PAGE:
What are the current renewable energy stats for Chile?
Many factors point to the importance of energy diversification in South America. Since the early 2000s, countries such as Brazil and Argentina have been showing a delicate energy supply balance. Chile, considered by many as the South American rising star, has similar problems with regard to energy supply stability. Indisputably, it is time for action and incisive planning.
In 1996, Chile witnessed a period of drought, which made the country realize the need for energy diversification. At that time, the feasible solution was opting for natural gas supplies from neighboring countries such as Argentina. However, as time elapsed, this proved to be unsafe and unreliable, and Chile continued to show a delicate balance regarding its energy demand and supply. In 2006 and 2007 (when reservoirs levels were significantly below the average), the country found itself in a difficult situation once again, with companies and entrepreneurs facing many challenges. Around 75 to 80% of Chile's small- and mid-sized companies (SMSCs) have been impacted by electricity shortages and price changes in recent years. This is highly significant, especially taking into account that around 70% of these SMSCs use electricity as a core production input, and around 25% rely strongly on a combination of natural gas, oil, and electricity to effectively perform their activities.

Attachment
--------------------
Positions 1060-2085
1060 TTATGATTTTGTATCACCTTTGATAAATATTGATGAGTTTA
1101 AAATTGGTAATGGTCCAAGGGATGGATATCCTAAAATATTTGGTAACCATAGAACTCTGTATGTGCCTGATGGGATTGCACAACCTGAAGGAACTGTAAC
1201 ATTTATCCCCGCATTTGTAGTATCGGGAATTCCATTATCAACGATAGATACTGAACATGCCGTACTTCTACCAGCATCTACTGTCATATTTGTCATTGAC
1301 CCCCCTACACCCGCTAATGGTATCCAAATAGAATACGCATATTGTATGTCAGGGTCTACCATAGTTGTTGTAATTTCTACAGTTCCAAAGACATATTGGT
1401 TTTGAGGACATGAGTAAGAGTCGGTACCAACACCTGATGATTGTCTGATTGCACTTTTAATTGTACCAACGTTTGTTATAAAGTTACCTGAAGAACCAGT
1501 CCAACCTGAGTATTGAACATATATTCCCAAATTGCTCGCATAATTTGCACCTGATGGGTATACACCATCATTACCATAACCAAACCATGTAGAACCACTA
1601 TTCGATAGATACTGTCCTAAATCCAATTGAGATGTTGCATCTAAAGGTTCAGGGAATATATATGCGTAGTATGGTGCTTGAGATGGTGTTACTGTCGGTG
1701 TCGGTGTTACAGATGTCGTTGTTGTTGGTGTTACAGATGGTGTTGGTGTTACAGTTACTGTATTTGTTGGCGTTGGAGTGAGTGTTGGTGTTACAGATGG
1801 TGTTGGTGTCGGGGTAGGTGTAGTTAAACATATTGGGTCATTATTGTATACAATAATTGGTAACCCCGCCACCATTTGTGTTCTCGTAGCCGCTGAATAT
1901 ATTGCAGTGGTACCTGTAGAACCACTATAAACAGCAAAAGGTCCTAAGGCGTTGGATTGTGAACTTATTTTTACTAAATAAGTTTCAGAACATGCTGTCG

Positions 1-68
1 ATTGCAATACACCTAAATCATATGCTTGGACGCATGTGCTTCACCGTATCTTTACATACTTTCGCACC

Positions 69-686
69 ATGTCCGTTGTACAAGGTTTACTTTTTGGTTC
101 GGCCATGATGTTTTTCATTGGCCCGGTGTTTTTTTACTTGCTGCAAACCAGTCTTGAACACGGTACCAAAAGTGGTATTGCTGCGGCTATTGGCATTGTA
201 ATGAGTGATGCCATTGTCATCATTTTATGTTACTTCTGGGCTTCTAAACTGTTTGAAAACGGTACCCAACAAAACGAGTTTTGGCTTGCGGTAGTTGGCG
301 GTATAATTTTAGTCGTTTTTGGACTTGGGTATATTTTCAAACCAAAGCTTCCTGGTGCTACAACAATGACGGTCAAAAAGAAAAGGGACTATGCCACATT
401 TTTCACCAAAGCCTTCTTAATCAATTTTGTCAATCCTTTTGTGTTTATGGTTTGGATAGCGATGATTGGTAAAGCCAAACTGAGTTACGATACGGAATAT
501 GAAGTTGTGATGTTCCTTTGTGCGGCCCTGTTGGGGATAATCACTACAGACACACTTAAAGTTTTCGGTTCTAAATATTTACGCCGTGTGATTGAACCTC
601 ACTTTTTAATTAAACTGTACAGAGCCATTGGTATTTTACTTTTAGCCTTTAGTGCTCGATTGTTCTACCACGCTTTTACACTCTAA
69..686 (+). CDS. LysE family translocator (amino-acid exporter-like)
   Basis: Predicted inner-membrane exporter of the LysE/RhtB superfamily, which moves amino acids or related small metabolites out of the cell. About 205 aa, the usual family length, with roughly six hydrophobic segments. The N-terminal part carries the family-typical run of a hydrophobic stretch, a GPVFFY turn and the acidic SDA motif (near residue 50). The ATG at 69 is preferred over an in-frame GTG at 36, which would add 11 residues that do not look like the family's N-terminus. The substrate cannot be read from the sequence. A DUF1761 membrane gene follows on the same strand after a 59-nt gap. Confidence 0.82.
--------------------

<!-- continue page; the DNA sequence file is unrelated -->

More recently, the lack of energy security has driven the Chilean Government to call for a 5% reduction in the public sector's electricity consumption. Although a difference between preemptive action and rationing has to be drawn, the move clearly shows signs of tension among Chilean stakeholders. Frost & Sullivan opines that it is time to adopt constructive alternatives to overcome these challenges.